Memories of Battersea – Screening Event

We are pleased to announce that after a few months of filming and collecting stories from Battersea residents, we are ready to screen our project to the public!

Memories of Battersea is a video oral history project run by Spectacle and part funded by the Wandsworth Grant Fund. The project gave young adults from Battersea the opportunity to be trained in film-making while producing short films about their neighbourhood, collecting memories from elder Battersea residents, bridging intergenerational gaps and engaging with the history of their borough.

The screening will take place on Monday, 15th October at
Senior Citizen Club
234 Carey Gardens
London SW8 4HW.

  • 4.30pm – 5.30pm – walking tour of the Carey Gardens Estate with Mark Saunders – filmmaker, Brian Barnes – mural artist and Nick Wood – architect
  • 5.30pm – 7.30pm – screening and discussion with contributors and filmmakers

You can find trailers to “Memories of Battersea” in our previous posts or on Spectacle’s Youtube channel: bit.ly/MBATTtrailers

More info about the event can be also found here

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Memories of Battersea: Christine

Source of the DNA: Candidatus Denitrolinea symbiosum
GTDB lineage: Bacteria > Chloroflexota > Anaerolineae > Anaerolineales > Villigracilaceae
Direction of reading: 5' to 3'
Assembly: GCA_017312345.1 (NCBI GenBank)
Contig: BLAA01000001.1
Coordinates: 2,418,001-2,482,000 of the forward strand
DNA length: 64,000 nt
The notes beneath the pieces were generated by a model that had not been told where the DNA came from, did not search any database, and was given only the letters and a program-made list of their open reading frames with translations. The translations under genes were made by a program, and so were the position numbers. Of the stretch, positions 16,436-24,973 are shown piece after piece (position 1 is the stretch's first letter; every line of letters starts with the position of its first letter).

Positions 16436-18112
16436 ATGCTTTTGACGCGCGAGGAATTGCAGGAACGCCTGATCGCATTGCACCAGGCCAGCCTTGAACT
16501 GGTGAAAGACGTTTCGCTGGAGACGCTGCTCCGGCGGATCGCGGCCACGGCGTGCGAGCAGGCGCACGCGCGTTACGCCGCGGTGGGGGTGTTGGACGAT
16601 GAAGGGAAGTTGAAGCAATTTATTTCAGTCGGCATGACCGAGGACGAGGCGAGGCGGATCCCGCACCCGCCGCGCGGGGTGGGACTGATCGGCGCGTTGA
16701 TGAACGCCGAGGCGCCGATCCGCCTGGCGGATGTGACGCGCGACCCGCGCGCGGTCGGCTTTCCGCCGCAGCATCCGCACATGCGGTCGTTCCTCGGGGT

Memories of Battersea is a video oral history project run by Spectacle Productions and funded by the Wandsworth Grant Fund. The project gives young adults from Battersea the opportunity to be trained in film-making while producing short films about their neighbourhood, collecting memories from elder Battersea residents, bridging intergenerational gaps and engaging with the history of their borough.

In this episode we met theatre director Christine Eccles in the Battersea Art Centre. Christine tells her story about Mayday Theatre, a politically engaged theatre company based in Battersea during the seventies and early eighties.

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Christine moved to Battersea from Liverpool in the early seventies and, inspired by radical theatre and the political atmosphere at the time, started her own socialist community theatre group. Working with the local residents and the Labour council they put on shows around South London that were based on local issues and stories such as the lives of factory workers, the gentrification of Battersea and the growth of the National Front in the area.

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In this short film she recounts stories from some of their most memorable performances, shares her photos from the time, describes her experiences of working with the local community, and explains why her work was an important political force in the history of Battersea. She describes the neighbourhood’s radical history, what it was like when she moved there, and the changes that have taken place since then, including the sudden switch from a Labour to a Conservative council and the rapid change in housing landscape.

Christine is the second episode in the series. Watch Memories of Battersea: Jean, the first episode, here.  

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Battersea Arts Station – Free marketing

 

battersea arts final